I understand that this is an open ended question with probably lots of
"it depends" variables, but I don't have much experience with building
and thought I would toss this out. We want to hire someone to add
approximately 700 sq feet onto the back of our home. Our house is
modest size with the back exterior being 35' across. We would like to
extend 20 to 25' feet out and create two evenly proportioned rooms
with three windows total and a back sliding patio door. We want
electricity of course, but no bathrooms or other plumbing. My question
is: can anyone provide a ballpark estimate of the cost of having that
done? I'm picturing a slab for a foundation and would like a fairly
seamless continuation of the siding and roof. We are going to get some
estimates and were hoping to come in at 20K or less. Does that sound
No plumbing? What kind of heat do you have? It may require a larger boiler
or furnace and associated plumbing to handle the add on.
What is the roof style and how is the new addition going to blend into it?
You may need extensive work with trusses for that 25' span and drainage from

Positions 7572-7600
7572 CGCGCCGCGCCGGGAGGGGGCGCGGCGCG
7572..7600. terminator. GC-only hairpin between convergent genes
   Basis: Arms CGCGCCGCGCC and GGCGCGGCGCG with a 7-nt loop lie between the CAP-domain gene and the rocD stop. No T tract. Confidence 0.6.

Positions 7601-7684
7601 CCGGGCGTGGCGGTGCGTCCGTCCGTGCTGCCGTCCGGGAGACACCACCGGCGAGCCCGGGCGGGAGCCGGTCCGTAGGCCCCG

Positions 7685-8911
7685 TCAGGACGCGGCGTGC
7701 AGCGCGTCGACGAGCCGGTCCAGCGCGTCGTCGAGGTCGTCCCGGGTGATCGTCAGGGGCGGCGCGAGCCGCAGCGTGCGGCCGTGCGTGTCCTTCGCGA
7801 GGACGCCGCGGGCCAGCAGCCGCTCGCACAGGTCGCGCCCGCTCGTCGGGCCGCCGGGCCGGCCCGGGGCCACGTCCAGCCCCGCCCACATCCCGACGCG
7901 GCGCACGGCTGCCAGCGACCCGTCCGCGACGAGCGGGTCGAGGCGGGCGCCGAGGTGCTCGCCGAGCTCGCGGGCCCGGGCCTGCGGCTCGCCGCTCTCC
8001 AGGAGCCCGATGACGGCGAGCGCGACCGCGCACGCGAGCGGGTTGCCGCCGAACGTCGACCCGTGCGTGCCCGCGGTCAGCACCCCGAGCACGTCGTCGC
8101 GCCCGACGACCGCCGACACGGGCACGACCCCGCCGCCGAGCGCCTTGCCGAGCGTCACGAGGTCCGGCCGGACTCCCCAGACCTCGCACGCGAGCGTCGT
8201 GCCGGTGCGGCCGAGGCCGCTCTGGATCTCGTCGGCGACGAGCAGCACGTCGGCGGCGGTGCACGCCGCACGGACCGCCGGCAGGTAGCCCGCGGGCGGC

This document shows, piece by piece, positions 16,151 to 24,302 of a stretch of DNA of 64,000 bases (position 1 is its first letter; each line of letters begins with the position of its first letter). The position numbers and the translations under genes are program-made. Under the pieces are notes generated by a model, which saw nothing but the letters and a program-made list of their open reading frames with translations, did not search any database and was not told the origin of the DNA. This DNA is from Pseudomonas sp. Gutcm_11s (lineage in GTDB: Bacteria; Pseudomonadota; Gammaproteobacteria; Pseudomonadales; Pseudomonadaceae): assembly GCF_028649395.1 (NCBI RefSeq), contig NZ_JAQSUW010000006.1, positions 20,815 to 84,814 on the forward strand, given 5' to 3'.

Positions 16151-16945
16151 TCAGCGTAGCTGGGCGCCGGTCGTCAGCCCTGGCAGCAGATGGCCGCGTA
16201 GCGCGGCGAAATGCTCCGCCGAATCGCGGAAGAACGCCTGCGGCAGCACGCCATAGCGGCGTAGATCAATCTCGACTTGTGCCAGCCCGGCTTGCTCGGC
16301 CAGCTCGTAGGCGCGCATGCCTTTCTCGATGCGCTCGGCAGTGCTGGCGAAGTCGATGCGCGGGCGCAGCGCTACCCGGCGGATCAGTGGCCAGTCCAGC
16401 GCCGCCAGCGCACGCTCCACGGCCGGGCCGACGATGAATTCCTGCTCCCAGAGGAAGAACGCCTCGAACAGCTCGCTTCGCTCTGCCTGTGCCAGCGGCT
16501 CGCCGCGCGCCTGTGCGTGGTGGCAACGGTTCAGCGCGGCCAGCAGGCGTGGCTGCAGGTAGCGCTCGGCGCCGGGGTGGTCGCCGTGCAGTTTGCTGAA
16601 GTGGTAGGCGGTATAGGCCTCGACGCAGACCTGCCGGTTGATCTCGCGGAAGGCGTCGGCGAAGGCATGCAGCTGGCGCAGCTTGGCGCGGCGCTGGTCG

the existing roof. The existing exterior wall may need a fair amount of
work to change window and door locations, close in existing windows.
I can see you spending 2 or 3 times your estimate.
Say what? Home construction is currently down by over 50%
nationwide. A few years ago, it was booming and you couldn't find
contractors at any price. Now there are plenty looking for work.
The news here in CT said the January building permits was the lowest since
January 2008 458
January 2009 95
Great news since 60% of my business has to do with new home construction.
Hate to tell you but no. Will be more like 5x that. I base this on a back
room that was destroyed by renters (walls kicked in etc). Rebuilding the
damaged 12x13 room to a code spec bedroom started at 40,000$ and went up.
We opted for the sunroom and are quite happy with it.
What you may be able to do for near what you have however, is called an
'enclosed porch'. Depending on your climate, these can be quite suitable for
year round or near year round use. In my area, (Norfolk VA), it's a bit too